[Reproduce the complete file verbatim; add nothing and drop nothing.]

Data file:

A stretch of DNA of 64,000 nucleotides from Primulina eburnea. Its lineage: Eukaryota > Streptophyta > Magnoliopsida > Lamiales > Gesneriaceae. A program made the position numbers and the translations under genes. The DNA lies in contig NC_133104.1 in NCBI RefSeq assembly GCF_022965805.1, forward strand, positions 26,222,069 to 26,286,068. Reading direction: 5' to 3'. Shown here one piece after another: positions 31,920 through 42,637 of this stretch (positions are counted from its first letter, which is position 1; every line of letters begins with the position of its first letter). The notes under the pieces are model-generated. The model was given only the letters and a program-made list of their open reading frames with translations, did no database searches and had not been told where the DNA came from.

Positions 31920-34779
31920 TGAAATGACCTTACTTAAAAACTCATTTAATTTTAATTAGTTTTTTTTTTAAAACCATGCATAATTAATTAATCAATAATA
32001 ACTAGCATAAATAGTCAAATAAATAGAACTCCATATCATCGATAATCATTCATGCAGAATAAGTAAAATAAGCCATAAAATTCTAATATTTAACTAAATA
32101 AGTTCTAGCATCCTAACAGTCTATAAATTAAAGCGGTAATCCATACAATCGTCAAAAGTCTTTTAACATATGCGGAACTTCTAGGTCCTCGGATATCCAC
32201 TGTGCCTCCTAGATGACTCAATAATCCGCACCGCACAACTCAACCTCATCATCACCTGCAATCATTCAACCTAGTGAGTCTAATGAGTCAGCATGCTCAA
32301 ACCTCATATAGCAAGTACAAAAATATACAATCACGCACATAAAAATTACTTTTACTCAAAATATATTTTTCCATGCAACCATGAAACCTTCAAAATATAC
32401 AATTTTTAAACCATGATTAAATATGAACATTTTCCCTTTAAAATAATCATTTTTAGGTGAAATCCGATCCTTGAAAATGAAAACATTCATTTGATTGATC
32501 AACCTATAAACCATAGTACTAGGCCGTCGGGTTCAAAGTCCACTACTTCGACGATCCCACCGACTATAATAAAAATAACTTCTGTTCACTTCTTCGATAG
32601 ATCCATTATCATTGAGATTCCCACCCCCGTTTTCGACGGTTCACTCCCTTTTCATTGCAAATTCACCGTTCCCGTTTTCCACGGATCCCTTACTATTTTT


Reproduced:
A stretch of DNA of 64,000 nucleotides from Primulina eburnea. Its lineage: Eukaryota > Streptophyta > Magnoliopsida > Lamiales > Gesneriaceae. A program made the position numbers and the translations under genes. The DNA lies in contig NC_133104.1 in NCBI RefSeq assembly GCF_022965805.1, forward strand, positions 26,222,069 to 26,286,068. Reading direction: 5' to 3'. Shown here one piece after another: positions 31,920 through 42,637 of this stretch (positions are counted from its first letter, which is position 1; every line of letters begins with the position of its first letter). The notes under the pieces are model-generated. The model was given only the letters and a program-made list of their open reading frames with translations, did no database searches and had not been told where the DNA came from.

Positions 31920-34779
31920 TGAAATGACCTTACTTAAAAACTCATTTAATTTTAATTAGTTTTTTTTTTAAAACCATGCATAATTAATTAATCAATAATA
32001 ACTAGCATAAATAGTCAAATAAATAGAACTCCATATCATCGATAATCATTCATGCAGAATAAGTAAAATAAGCCATAAAATTCTAATATTTAACTAAATA
32101 AGTTCTAGCATCCTAACAGTCTATAAATTAAAGCGGTAATCCATACAATCGTCAAAAGTCTTTTAACATATGCGGAACTTCTAGGTCCTCGGATATCCAC
32201 TGTGCCTCCTAGATGACTCAATAATCCGCACCGCACAACTCAACCTCATCATCACCTGCAATCATTCAACCTAGTGAGTCTAATGAGTCAGCATGCTCAA
32301 ACCTCATATAGCAAGTACAAAAATATACAATCACGCACATAAAAATTACTTTTACTCAAAATATATTTTTCCATGCAACCATGAAACCTTCAAAATATAC
32401 AATTTTTAAACCATGATTAAATATGAACATTTTCCCTTTAAAATAATCATTTTTAGGTGAAATCCGATCCTTGAAAATGAAAACATTCATTTGATTGATC
32501 AACCTATAAACCATAGTACTAGGCCGTCGGGTTCAAAGTCCACTACTTCGACGATCCCACCGACTATAATAAAAATAACTTCTGTTCACTTCTTCGATAG
32601 ATCCATTATCATTGAGATTCCCACCCCCGTTTTCGACGGTTCACTCCCTTTTCATTGCAAATTCACCGTTCCCGTTTTCCACGGATCCCTTACTATTTTT